So, a Hannity supporter, a National Review guy, and a Ron Paul supporter walk into a bar….


Daniel McCarthy: “There was a time, before the College Republicans became the biggest and often the only conservative group on campus, when students on the Right could be expected to know who Kirk and Weaver were. Young Americans for Freedom, the pre-eminent conservative youth adjunct of the Goldwater and Vietnam eras, was activist in orientation. But it included an intellectual component strong enough that members could identify the brands of conservatism to which they subscribed with such figures as Kirk, Ludwig von Mises, Ayn Rand, and Frank Meyer. And even earlier, the Intercollegiate Society of Individualists, the first national conservative student organization, unabashedly emphasized ideas over politics.

In a sense the modern Right began as a youth movement in the person of William F. Buckley Jr. When the 26-year-old Buckley published God and Man at Yale in 1951, the pre-war Old Right was very old indeed. Its spiritual exemplar, Albert Jay Nock, had died six years before. Frank Chodorov, evangelist of Nock’s gospel, was 64 and within a decade would suffer a career-ending stroke, a fate that had already befallen H.L. Mencken. These cantankerous individualists were neither a movement nor, arguably, conservative. But they were the vanguard of opposition to the welfare state—and the warfare state, too. By the ‘50s, their tradition was in need of a new voice. With Buckley, whose book called for Yale to purge its Keynesians and fellow travelers and whose father had been an ardent America Firster, it seemed to have found one.”

“Yet for all of ISI’s success, another group would become the face of the campus Right in the 1960s. Once again, Buckley was present at the creation: the organizational meeting for Young Americans for Freedom was held at his family home in Sharon, Connecticut over Sept. 10-11, 1960. “

“Early YAFers took their ideas and principles seriously. So much so that from the beginning there was tension between YAF’s anticommunist and traditionalist side and its libertarians. The word “God” only made it into the Sharon Statement by a narrow vote of 40-44. Before long, the New Individualist Review, a libertarian student journal at the University of Chicago, was questioning the military measures implied in the Sharon Statement’s anticommunism. From the other direction, traditionalist Notre Dame Professor Gerhart Niemeyer objected to the document’s classical liberalism, which he believed, “divorced the public order form the historical world of Western culture, positive law from natural law, political theory from religion.” But for almost a decade, the center held: membership soared, chapters proliferated, and YAF played a crucial role in securing the 1964 Republican presidential nomination for Barry Goldwater.”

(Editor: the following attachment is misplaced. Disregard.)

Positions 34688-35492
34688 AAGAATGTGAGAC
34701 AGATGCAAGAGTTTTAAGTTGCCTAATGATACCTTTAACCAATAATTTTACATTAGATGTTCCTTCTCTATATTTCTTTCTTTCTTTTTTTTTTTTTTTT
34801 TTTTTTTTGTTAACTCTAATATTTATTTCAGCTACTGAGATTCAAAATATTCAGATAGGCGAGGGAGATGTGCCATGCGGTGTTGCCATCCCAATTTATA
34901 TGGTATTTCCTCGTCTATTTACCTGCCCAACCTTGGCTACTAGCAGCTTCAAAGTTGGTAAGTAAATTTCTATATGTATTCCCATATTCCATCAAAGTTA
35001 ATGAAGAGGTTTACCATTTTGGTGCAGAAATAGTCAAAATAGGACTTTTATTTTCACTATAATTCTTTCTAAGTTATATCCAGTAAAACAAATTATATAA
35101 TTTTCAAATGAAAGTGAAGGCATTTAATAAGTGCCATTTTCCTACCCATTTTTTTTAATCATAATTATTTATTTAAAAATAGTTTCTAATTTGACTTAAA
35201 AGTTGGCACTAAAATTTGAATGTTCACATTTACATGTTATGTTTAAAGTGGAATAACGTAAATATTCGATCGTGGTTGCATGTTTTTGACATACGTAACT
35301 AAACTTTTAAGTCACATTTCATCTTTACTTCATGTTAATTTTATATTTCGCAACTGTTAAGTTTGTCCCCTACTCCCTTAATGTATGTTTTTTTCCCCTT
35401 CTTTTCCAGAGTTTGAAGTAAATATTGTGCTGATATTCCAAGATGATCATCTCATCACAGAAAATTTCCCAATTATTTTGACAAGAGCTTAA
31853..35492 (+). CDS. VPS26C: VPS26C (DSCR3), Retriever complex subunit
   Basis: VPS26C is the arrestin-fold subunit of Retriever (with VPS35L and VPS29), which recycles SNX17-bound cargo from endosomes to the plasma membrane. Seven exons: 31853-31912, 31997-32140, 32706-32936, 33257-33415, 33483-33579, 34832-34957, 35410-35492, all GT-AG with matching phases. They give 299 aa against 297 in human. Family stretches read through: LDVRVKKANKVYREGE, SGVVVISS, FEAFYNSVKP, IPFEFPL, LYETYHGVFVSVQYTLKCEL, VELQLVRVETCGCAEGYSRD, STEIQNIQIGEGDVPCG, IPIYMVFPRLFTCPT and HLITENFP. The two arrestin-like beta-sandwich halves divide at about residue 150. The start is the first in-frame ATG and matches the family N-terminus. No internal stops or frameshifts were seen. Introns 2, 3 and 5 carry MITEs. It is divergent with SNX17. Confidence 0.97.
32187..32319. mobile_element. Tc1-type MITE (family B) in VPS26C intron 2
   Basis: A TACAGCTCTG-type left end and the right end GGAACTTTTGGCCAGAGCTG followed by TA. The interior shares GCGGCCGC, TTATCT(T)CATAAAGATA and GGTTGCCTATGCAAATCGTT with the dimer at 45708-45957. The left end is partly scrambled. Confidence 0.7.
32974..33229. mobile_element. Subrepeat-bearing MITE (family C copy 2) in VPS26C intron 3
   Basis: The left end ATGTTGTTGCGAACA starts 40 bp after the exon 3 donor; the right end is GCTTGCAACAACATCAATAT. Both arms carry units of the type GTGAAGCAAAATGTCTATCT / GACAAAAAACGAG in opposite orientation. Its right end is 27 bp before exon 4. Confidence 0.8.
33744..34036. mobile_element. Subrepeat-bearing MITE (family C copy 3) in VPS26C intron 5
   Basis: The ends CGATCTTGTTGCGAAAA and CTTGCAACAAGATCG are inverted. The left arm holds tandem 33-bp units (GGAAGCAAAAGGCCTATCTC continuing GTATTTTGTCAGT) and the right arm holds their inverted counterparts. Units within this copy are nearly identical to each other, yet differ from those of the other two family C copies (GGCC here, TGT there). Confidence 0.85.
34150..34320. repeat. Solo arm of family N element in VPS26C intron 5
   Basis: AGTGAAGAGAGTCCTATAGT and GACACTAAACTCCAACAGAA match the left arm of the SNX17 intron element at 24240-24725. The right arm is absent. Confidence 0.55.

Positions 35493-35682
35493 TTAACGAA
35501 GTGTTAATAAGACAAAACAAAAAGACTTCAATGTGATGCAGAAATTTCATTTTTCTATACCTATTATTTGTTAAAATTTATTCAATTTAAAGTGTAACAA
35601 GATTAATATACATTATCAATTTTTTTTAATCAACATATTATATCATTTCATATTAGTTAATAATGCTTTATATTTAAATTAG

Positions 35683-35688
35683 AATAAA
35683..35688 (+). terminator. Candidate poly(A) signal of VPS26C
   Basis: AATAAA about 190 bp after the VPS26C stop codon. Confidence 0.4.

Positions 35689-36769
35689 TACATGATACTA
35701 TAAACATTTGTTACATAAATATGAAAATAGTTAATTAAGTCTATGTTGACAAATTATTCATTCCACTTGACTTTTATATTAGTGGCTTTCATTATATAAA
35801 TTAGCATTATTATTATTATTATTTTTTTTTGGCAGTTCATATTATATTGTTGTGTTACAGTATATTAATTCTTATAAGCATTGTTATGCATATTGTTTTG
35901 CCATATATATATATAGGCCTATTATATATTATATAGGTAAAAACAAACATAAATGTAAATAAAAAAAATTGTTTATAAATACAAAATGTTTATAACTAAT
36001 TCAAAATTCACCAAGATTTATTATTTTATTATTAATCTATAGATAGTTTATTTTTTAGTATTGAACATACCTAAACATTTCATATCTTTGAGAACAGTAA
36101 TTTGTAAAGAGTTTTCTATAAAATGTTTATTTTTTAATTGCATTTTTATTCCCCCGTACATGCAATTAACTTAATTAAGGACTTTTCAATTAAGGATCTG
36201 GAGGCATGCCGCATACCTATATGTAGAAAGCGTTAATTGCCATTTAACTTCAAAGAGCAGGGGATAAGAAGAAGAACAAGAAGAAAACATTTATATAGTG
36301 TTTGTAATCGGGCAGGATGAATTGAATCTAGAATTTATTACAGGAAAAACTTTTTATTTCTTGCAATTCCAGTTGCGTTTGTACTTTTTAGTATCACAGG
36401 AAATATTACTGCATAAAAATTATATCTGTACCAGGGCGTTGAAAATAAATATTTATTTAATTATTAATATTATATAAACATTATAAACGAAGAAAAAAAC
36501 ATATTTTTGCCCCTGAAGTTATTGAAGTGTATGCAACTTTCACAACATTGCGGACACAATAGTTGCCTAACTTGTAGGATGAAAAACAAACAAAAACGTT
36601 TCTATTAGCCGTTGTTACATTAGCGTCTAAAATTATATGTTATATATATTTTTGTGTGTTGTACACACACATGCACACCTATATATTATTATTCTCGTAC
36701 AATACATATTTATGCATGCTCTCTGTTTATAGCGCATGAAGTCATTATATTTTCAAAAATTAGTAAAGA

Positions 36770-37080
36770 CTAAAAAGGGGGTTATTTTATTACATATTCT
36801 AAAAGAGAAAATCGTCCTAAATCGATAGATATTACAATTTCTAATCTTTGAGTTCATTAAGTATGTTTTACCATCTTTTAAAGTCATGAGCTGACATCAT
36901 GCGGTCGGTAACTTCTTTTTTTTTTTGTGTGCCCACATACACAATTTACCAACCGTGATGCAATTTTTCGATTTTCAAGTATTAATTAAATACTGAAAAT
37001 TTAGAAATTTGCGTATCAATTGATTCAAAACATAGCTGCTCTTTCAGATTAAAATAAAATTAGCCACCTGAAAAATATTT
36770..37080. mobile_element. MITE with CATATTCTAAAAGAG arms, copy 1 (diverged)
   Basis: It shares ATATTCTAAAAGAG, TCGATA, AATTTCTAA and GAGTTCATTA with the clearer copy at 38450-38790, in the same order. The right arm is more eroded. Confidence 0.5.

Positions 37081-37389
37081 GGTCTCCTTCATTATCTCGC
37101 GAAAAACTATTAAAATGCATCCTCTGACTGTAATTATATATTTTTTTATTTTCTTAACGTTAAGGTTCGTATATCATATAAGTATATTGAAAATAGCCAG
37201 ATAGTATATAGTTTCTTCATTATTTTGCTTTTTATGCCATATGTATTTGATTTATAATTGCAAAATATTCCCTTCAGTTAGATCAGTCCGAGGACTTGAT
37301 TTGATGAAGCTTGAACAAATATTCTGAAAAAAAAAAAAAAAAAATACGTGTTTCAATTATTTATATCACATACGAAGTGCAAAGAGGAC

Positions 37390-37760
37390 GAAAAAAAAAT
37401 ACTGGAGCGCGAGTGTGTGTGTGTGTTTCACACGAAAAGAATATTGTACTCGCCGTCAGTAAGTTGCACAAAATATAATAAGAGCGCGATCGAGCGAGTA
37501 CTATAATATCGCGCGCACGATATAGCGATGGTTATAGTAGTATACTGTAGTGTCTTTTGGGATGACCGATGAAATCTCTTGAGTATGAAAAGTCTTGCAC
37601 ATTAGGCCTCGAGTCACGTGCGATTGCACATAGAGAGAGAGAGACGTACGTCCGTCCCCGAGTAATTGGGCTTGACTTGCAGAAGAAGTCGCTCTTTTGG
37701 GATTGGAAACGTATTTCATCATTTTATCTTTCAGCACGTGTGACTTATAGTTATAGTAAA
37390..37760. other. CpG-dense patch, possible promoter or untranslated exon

War in Vietnam and the campus unrest accompanying it finally drove a wedge between YAF’s conservatives and radical libertarians. The battle of ideas that simmered in YAF’s early years became a battle of fists at the organization’s 1969 convention in St. Louis, where bedlam erupted when a libertarian student burned his draft card—or rather, a convincing facsimile—on the convention floor. Fusionism became fission as the radical libertarians split from YAF. Some YAF chapters switched affiliation to the newly formed Students for Individual Liberty or the California Libertarian Alliance.

Much the same holds true today for the war in Iraq, according to Daniel Flynn, author of Why the Left Hates America and a man of wide acquaintance with the student Right as a campus lecturer and former organizer with Accuracy in Academia and the Leadership Institute. Flynn himself is a critic of President Bush’s foreign policy: “I gave a speech the night the war broke out, at St. John’s College in Minnesota. In pretty much every speech I’ve given since then I’d mention my opposition to the war in Iraq.” In his experience, the campus Right is overwhelmingly pro-war because “it’s anti-Left.” Moreover, “students are coming into the conservative movement without the intellectual grounding, with no real basis for disagreeing with popular politicians” like President Bush.

[Read Daniel McCarthy’s “GOP and Man at Yale“]

So…when Rick Perry said the following yesterday at a Veterans of Foreign Wars convention:

“I do not believe America should fall subject to a foreign policy of military adventurism.”

“We should always look to build coalitions among the nations to protect the mutual interests of freedom loving people.”

“It’s not our interest to go it alone.”

“We cannot concede the moral authority of our nation to multi-lateral debating societies.”

“When our interests are threatened, American soldiers should be led by American commanders.”

….what exactly is he saying?

As Ilana Mercer says in her article “Your Government’s Jihadi Protection Program“:  “When Republicans and conservatives cavil about the gargantuan growth of government, they target the state’s welfare apparatus and spare its war machine. Unbeknown to these factions, the military is government. The military works like government; is financed like government, and sports many of the same inherent malignancies of government. Like government, it must be kept small.

Conservative can’t coherently preach against the evils of big government, while excluding the military mammoth.”


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